Omeleto

Waffle

By Carlyn Hudson | Comedy
A young woman has a sleepover with an heiress of a waffle empire.

Kerry is having a sleepover one night with her best friend Katie. There is nothing usual about this — except that both are grown women, and Katie is an heiress to a fortune built on waffles. They indulge in all the typical sleepover activities — ice cream, girl talk — until it begins to emerge for time for Kerry to leave.

As it turns out, Kerry has been hired as part of a Uber-type service for friendship. Katie desperately wants Kerry to stay, but Kerry calls for her boyfriend to pick her up. Undaunted, Katie pays for more time and Kerry decides to stay, though not with much enthusiasm. Unbeknownst to her, Katie has other plans in mind for her best friend…

This comedy-horror short — directed by Carlyn Hudson and written by co-stars Kerry Barker and Katie Marovitch — deftly blends sharp, awkward cringe comedy with the taut suspense and dread of the horror genre, all while exploring the complicated knot of need and vulnerability that can fuel intense friendship, as well as the inequalities that can get in the way of genuine reciprocity.

Juggling genres and tones can be a tricky balancing act, but the short admirably modulates between its two poles with aplomb. Like many genres that emphasize pacing and plot, the storytelling is undergirded by a tight, fast-moving and surprisingly complex sense of structure, parsing out zig-zagging information about character, background and world for maximum punch and freshness. It’s constantly engaging viewers with small but impactful reveals, an approach that consistently entertains and surprises, but also emphasizes a sense of unease.

The madcap story is matched by a sense of craft that has considerable panache and a glossy, foreboding darkness, rendering a world that feels real enough to suggest everyday life but removed enough to have an “Uber for friends” service. But the real high-wire act belongs to the performances, which can navigate both the absurdist situations of the plot and the thorny emotional reality of friendship with a deeply entitled person.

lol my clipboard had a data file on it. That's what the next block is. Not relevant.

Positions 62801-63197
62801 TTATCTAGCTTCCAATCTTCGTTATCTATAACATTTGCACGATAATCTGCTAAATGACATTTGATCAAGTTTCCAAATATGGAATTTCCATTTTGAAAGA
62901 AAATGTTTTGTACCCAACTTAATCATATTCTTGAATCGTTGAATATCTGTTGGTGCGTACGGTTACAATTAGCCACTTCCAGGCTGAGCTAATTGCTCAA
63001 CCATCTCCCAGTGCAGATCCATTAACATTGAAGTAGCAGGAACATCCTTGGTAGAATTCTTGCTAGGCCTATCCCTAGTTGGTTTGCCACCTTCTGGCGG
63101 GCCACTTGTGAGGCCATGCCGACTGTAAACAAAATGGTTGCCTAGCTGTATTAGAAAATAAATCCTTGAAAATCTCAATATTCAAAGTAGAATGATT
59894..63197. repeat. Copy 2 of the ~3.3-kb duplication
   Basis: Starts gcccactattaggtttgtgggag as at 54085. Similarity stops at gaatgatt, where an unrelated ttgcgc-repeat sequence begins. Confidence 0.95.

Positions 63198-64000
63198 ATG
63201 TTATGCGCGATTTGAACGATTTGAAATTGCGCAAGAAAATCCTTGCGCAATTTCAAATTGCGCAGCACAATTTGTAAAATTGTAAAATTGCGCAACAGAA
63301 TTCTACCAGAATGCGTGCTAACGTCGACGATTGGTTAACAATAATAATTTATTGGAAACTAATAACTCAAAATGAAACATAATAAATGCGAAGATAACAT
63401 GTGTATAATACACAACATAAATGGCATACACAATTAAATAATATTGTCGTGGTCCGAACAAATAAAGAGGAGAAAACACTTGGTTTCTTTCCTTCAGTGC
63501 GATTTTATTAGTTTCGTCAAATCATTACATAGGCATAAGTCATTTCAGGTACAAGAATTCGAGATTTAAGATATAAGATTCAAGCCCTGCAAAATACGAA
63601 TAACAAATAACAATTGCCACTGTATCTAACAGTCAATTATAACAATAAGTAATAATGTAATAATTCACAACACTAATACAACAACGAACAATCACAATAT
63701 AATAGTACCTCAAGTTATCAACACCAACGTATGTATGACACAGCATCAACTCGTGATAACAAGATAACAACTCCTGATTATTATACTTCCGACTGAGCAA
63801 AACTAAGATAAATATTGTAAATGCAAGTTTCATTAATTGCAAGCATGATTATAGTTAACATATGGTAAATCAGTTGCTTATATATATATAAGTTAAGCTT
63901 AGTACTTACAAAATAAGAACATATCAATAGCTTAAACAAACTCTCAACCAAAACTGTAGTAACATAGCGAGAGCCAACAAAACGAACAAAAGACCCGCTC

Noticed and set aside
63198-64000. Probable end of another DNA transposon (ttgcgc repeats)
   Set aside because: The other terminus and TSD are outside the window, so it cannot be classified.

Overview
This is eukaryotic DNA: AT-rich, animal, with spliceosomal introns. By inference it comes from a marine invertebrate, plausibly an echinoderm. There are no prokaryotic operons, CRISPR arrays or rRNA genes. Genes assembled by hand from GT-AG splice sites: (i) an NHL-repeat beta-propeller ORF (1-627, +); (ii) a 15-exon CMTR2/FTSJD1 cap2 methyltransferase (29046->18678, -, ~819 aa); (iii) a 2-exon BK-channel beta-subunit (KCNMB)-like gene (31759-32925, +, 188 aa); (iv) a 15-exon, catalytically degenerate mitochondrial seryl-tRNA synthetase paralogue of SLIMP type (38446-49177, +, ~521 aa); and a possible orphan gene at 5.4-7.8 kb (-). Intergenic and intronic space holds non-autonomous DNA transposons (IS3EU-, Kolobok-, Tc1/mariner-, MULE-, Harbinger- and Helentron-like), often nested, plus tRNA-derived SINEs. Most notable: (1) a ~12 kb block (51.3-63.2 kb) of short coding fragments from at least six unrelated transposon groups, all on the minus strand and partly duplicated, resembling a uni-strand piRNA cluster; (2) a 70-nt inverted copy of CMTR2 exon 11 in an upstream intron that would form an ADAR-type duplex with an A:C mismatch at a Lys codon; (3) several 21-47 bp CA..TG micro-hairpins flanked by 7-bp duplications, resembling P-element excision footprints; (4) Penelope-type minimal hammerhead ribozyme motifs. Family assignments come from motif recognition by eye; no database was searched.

Perhaps it’s because the pair of co-stairs are also co-writers of the screenplay, but both performers hit a difficult, mixing an almost surreal social awkwardness with a breeziness and rhythm associated with screwball comedy. Yet the emotions and dialogue are never played for broadness, staying just on the razor’s edge of relatability. Katie’s neediness for friendship and her ferocious sense of entitlement is played with an openness that’s cringeworthy in its familiarity. But the extreme degree of her neediness and entitlement push the short into true horror territory, complete with a breakneck final sequence that fulfills the genre’s demand for a heartstopping ending.

Stories of female friendship in film and literature have long examined the codependency, hierarchies and primal fascination that can exist between girls and woman, making these relationships just as complex and rich as romantic ones. But what makes the genre-bending of “Waffle” so hypnotic and effective is how it takes the need and vulnerabilities at the heart of these stories and parlays them to the furthest logical conclusion. The result is a wildly entertaining ride that horrifies not just because of the gaping maw of loneliness and toxic entitlement it reveals, but because it’s so recognizable to our own emotional lives.





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